-People can be incredibly toxic in their reviews.  I would highly recommend taking what EVERYONE says in their reviews with a grain of salt because no one is going to have the same opinion as you

-They don't have half or quarter-star options for ratings like StoryGraph does (this may not be important to everyone)


The StoryGraph

A glimpse at what my home page looks like:

StoryGraph home page


The sections I have highlighted on this page include the top navigation bar where you can find your stats, reading challenges, community, and giveaways, the search engine, the section that shows what you're currently reading, and the explore button.

Stats (several examples pictured below) is my absolute favorite part of StoryGraph.  There are several different graphs and charts on this page that show you the genres of books you've read, the pacing of the books, how many pages they had, the tags they had, your most-read authors, and much more.  I have chosen to display my stats for "read books" for "all-time" because I've done a bad job of keeping up to date recently so my month-by-month stats are way off.

StoryGraph pie chart of moods


Number of books and pages read


Format pie chart


Reading Challenges (pictured below) is a bit different than the one on Goodreads in the sense that there are several different goal options you can choose to make for yourself other than a certain number of books.  You can pick a page number goal, one for hours spent reading/listening, and finally, the average number of books to read.  Another cool feature is that you can choose whether or not you want to be updated on how far or behind you are on your reading goal.  I personally get stressed out when Goodreads tells me I am 10 books behind so turning that off would be a good option for me. :)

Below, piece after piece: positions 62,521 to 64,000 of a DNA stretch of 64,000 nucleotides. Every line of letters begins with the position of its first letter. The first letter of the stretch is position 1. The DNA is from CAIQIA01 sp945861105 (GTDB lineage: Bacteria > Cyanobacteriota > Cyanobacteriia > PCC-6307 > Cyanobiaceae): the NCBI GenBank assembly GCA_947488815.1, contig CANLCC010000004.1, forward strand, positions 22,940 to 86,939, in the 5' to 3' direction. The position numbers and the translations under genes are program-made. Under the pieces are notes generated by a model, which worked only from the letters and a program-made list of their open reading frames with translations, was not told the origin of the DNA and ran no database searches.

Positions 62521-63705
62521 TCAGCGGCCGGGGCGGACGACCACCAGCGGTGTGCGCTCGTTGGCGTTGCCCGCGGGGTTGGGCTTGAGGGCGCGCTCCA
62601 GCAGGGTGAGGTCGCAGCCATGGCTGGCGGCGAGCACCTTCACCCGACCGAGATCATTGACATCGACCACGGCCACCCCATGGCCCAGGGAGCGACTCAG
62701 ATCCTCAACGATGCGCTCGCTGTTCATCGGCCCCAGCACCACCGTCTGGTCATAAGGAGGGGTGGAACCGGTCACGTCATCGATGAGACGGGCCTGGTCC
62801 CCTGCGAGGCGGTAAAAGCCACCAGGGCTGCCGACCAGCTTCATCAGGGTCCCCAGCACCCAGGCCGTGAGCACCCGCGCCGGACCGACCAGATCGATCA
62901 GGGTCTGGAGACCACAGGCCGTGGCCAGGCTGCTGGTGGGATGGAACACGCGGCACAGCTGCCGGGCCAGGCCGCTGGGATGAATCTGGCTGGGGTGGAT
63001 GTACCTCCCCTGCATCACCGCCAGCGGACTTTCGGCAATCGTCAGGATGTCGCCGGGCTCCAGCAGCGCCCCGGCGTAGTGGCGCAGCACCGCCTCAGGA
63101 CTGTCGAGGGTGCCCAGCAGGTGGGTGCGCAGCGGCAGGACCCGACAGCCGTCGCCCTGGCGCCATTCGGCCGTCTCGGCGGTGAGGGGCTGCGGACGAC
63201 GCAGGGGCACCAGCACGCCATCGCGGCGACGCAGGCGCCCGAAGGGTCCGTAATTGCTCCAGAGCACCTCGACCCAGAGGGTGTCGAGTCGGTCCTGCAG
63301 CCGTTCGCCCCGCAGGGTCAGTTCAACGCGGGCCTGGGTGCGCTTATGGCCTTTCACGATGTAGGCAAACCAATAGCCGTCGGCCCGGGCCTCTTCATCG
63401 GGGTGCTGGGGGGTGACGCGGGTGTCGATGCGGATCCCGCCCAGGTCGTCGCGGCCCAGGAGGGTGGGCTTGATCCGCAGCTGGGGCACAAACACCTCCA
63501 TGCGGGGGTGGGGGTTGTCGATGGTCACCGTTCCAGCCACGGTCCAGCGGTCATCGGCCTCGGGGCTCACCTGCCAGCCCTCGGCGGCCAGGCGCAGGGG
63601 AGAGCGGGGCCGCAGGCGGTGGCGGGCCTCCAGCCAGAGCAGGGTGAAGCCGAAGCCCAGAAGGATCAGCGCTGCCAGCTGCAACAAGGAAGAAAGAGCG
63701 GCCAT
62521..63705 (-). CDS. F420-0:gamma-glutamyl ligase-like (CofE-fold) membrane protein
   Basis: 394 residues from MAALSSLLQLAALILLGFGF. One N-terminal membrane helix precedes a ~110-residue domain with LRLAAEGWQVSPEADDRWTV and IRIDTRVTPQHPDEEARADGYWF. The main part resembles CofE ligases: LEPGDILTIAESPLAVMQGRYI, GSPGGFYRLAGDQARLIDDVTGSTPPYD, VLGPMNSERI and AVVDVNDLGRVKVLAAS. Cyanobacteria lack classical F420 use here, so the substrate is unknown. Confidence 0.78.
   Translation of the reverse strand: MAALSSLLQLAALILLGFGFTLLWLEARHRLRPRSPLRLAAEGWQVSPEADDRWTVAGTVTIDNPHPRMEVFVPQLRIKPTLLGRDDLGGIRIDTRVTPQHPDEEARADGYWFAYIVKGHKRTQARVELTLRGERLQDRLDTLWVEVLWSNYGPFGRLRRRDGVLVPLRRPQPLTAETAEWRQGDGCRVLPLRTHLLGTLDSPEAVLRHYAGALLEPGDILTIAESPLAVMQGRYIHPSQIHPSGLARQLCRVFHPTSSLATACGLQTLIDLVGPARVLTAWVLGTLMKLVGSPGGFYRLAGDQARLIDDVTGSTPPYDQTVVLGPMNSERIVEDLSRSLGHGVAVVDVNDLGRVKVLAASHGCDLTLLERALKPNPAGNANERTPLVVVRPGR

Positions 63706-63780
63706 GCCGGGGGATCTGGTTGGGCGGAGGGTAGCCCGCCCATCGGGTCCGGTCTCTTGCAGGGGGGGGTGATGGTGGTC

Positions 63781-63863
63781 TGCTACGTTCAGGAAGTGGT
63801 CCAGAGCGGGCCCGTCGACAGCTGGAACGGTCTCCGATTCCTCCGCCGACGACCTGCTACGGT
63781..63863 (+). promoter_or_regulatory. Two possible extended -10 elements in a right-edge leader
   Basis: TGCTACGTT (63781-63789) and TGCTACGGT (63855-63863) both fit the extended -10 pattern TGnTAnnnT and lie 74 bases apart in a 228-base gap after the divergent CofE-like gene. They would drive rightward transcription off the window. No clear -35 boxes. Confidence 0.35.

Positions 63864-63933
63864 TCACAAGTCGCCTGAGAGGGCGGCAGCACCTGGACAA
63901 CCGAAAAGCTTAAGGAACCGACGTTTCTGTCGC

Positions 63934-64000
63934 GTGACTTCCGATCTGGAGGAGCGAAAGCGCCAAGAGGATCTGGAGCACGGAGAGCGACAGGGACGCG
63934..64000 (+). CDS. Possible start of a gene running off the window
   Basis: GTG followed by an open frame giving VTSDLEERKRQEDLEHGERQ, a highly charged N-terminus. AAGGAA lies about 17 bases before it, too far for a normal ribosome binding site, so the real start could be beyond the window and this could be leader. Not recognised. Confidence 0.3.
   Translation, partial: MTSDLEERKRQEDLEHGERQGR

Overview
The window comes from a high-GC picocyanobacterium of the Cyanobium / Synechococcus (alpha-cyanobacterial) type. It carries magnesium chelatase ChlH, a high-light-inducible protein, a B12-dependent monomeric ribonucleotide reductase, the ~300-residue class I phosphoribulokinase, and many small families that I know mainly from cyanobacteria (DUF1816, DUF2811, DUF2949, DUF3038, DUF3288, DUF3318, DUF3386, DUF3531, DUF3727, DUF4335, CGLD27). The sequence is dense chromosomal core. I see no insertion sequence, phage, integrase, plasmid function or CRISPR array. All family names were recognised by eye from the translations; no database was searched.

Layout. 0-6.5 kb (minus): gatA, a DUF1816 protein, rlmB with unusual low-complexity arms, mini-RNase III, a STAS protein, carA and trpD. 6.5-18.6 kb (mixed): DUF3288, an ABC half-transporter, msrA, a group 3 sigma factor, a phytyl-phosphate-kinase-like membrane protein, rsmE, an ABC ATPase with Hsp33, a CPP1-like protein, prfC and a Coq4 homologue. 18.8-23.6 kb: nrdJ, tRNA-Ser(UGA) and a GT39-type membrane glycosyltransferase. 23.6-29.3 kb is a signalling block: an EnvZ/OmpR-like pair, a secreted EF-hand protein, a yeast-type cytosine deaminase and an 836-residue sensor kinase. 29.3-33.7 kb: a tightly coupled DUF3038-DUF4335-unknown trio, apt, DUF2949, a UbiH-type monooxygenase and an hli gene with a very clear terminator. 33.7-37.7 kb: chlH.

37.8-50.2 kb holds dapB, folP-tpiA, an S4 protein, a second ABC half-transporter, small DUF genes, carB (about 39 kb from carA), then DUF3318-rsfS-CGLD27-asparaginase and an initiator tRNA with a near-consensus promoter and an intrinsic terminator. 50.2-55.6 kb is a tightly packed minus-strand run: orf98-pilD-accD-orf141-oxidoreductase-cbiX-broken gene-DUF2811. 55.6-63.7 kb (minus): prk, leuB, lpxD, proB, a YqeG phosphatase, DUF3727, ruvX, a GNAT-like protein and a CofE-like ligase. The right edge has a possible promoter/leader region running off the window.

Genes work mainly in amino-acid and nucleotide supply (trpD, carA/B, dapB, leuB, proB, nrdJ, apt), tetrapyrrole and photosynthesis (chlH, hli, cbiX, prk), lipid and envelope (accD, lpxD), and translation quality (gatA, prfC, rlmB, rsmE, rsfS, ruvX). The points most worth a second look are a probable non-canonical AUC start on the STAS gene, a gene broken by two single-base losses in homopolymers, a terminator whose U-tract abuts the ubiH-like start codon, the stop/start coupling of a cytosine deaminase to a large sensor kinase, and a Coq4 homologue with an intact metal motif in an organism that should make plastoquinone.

Making goals


Community will show you what your friends are reading or have recently finished, a list of your friends, and a list of similar users so you can add new friends with similar interests. 


Giveaways will show you all of the available books you can enter to win a giveaway for!


Explore (pictured below) is another really cool feature that StoryGraph has.  While it does list off a string of books as recommendations based on the things you already have on your to-read shelf, there is the option to fill out a "What are you in the mood for?" form.

Choices for a mood recommendation


Review form (pictured below) is where you can leave your thoughts on any given thing you've read.  The cool part about StoryGraph's review form is that is a LOT more extensive than Goodreads.  You can select what the vibe of the book was, the pace, information about the characters and plot, and even add content warnings if you think there are any people might like to know about before diving in.

Review form fields on storygraph


Pros and Cons of StoryGraph


-The best parts of StoryGraph, in my very own humble opinion, are the stats page and Explore page where you can tell the form what kind of mood you're in and they curate a list based on that.  I also love that the review page is so much more expansive and you can rate the books by half and quarter numbers (4.25, 3.5).


-Because the site hasn't been around as long as long as Goodreads, it's lacking in some areas.  They don't have lists of curated books like Goodreads which is something I would really miss and there isn't as much of an active community where members chat about books (but that isn't always a bad thing either).


Overall both sites have plenty of great merits that are worth checking out!  I hope this post was able to help if you were curious about using either one of these sites to help you track your reading.

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Arielle Hemingway